In an accompanying editorial, Brian M. Brady, MD, and Manjula Kurella Tamura, MD, both of Stanford University School of Medicine in Palo Alto, California, wrote that “this laudatory work meets an important need for quality measurement tools in home dialysis, and comes at a moment when two decades of federal policies incentivizing patient-centered care and promoting home dialysis intersect.”
Nephrologist Tyrone Harrison, MD, of the University of Calgary, Canada, said the HOME-DCE tool fills an important gap of understanding what patient-reported experience measures are most important for home dialysis patients. “Though they prioritized some items similarly to in-center counterparts, there were several important priorities that were identified that are unique to the home dialysis population,” Dr Harrison said. “These measures were patient and care provider prioritized, and identified with a rigorous mixed methods study design, and so these measures are absolutely valid and clinically relevant.”
After it is fully evaluated and field tested, this test could be broadly implemented. “Patient-reported outcome measures and patient-reported experience measures are important in quality assurance for patient-centered, high-quality care, and are used as outcomes in research studies,” said nephrologist Catherine Clase, MD, an associate professor at McMaster University in Hamilton, Ontario, Canada. “This carefully-developed instrument will be an asset to clinicians and researchers working in home dialysis, and to their patients.”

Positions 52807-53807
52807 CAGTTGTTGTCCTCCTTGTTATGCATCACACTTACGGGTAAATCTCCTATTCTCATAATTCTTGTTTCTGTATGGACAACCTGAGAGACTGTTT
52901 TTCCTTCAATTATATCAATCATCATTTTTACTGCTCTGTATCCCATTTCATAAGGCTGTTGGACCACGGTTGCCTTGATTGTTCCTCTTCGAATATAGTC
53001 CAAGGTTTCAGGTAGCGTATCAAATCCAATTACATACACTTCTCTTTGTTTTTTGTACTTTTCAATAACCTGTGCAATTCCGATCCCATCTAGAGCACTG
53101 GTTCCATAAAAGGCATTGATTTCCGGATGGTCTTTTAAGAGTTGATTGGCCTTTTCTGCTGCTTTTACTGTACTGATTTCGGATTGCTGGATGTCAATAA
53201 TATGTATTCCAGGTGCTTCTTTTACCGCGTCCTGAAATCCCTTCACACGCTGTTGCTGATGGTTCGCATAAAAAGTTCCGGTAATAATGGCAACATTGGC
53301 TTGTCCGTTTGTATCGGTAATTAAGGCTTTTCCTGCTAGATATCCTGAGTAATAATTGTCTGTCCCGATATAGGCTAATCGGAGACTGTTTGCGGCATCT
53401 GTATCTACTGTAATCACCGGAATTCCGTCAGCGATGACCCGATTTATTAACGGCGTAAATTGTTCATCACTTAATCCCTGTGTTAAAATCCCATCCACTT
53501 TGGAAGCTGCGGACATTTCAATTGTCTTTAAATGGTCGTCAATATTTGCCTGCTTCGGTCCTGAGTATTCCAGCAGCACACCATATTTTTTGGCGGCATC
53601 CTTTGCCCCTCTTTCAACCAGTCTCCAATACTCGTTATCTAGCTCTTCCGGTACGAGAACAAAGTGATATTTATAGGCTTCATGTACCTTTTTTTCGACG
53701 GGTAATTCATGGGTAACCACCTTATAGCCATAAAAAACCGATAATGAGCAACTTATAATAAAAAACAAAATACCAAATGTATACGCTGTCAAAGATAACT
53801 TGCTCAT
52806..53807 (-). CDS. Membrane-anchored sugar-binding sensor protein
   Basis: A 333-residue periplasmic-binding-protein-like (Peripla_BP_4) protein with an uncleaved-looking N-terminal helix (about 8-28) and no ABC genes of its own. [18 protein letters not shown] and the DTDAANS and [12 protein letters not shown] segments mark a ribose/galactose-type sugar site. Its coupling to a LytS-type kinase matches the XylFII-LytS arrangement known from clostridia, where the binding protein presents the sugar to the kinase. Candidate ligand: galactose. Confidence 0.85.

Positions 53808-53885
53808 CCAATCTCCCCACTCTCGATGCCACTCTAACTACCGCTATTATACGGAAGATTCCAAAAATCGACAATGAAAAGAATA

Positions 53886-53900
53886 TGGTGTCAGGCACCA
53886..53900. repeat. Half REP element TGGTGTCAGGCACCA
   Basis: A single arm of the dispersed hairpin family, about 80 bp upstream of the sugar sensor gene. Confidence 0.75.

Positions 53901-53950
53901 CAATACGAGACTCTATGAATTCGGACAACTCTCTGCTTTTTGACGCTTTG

She said this tool is an important advance because having good instruments to measure patient experience is key to improving that experience. “If we don’t know how well we are doing, it is difficult to improve, and impossible to know we are improving,” Dr Clase said. “Patients should be at the center of health care and measuring their experience of health care is critical. Patients who do their dialysis at home face many issues that other patients would not experience, and so it is important to have a measure designed specifically for them.”
Rivara MB, Edwards T, Patrick D, et al. Development and content validity of a patient-reported experience measure for home dialysis. Clin J Am Soc Nephrol. 2021;16:588-598. doi:10.2215/CJN.15570920
Brady BM, Tamura MK. Measuring patient experience with home dialysis in the United States. Clin J Am Soc Nephrol. 2021;16:508-510. doi:10.2215/CJN.01990221